Monday, 23 May 2011

A (small) bouquet of roses

 I know, more roses, but I had to cut these yesterday because they kept trying to attack me when I walked down the path.  I was on a mission to re-pot my large Magnolia 'Susan', which I had been meaning to do for about three years at least.  I have had to massively root prune the poor thing and I'm not sure I haven't overdone it.  It may be a fatal re-pot, but I am trying to remain positive and am anxiously checking it.  I did give it three watering cans full of feed and water once it was in a bigger pot, so I am hoping it will survive.  Anyway, I digress. 

The roses are (left) 'Jacques Cartier' and (right) 'Geoff Hamilton'.  Rose 'Geoff Hamilton' has ball shaped blooms which don't hold up well to being rained on, but that hasn't been a problem this year.  It does have a lovely scent, which is wafting around the kitchen.  I have about twelve roses in my very small garden - when I get my larger garden (one day, hopefully when I am still physically able to look after it), I shall have lots and lots of roses.  'Gertrude Jekyll', 'Molineux', 'Margaret Merrill', 'William Lobb', 'New Dawn', 'Constance Spry', 'Rosa Mundi', 'Mary Rose', 'Geoff Hamilton', 'Tuscany Superb', 'Crocus', 'The Generous Gardener', etc., ... one day...

Sunday, 22 May 2011

My new Hydrangea 'Avant Garde'

 My new Hydrangea has arrived as you can see from the photos.  It looks a healthy plant, with big glossy green leaves and a substantial stem, all of which bodes well.  I was going to put it into a tub, but decided to pot it on into a larger plant pot first, to give it a chance to get used to the conditions for a week or two, and to start rooting into the new compost.

The size of the leaves indicates it will grow into a big plant, but I'll worry about that as and when it happens.  I shall keep a photographic record of its progress and post the photos now and again so that you can see how it develops (and whether it flowers, probably not before September). I really enjoy getting new plants for the garden.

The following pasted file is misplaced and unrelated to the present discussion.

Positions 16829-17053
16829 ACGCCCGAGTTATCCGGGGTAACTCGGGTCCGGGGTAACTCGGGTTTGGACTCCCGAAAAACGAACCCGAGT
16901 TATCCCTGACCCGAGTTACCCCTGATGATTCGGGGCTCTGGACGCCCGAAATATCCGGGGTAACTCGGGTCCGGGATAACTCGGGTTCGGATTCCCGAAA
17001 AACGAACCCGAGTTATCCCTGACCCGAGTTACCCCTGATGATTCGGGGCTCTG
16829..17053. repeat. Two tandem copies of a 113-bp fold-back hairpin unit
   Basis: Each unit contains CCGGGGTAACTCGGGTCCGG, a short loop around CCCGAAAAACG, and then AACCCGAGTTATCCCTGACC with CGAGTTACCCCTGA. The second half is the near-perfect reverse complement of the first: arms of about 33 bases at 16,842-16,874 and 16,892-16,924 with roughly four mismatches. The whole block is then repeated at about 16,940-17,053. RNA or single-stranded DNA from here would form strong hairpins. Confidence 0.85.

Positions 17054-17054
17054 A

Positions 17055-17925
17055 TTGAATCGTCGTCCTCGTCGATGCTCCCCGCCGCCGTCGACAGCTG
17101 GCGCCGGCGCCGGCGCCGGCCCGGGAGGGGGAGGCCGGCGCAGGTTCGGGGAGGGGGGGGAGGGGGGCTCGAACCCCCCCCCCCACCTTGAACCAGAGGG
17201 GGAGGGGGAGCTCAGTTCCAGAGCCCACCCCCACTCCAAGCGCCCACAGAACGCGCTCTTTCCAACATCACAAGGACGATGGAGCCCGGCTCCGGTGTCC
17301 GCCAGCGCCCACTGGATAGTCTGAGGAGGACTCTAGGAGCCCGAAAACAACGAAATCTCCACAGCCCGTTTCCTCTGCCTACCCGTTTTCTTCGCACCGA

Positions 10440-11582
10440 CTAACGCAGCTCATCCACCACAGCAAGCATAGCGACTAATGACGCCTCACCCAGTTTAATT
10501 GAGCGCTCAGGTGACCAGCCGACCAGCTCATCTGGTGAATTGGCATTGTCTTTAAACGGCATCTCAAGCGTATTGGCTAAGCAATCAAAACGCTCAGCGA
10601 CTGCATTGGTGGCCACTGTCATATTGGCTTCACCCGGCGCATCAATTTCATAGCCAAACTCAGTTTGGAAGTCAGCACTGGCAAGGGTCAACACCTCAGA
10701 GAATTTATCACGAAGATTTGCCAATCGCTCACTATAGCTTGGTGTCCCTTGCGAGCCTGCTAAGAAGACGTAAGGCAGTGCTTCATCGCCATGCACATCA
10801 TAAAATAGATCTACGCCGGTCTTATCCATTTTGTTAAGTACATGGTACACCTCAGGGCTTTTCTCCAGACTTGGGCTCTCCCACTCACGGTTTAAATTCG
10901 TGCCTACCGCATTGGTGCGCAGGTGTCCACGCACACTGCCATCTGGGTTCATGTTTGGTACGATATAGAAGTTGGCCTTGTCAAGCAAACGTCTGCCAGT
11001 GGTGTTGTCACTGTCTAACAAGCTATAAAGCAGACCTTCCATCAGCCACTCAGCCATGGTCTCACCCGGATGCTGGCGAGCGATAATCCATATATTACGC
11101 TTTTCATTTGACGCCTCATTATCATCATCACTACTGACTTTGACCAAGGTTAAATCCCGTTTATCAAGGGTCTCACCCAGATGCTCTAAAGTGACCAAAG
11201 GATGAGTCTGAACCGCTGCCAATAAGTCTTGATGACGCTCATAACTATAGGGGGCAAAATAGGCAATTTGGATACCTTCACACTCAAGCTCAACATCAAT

Saturday, 21 May 2011

The Shadow Line

The Shadow Line is a fantastic piece of drama on at the moment on BBC2 (Thursdays at 9.00pm and we are up to part 3/7).  It is a story of a gangland murder and all the people involved, both police and criminals and has an amazing cast.  The really great thing is that you question all the characters and they are all ambiguous to a degree.  There are no easily defined 'goodies versus baddies' here.  It is such a tense programme that keeps you on the edge of your seat throughout.  The stand out portrayal amongst many for me is Rafe Spall's unhinged and unpredictable 'Jay Stratton' who unnerves, threatens and makes me jump every time!  It does have disturbing scenes, but that is to be expected with a story of this kind.  If it doesn't win a huge number of awards, there is no justice in the world!
Link to iplayer and more info - see it for yourself, if you haven't managed to yet:
Chris and I will be glued to it in the coming weeks...

Tuesday, 17 May 2011

Garden Highlights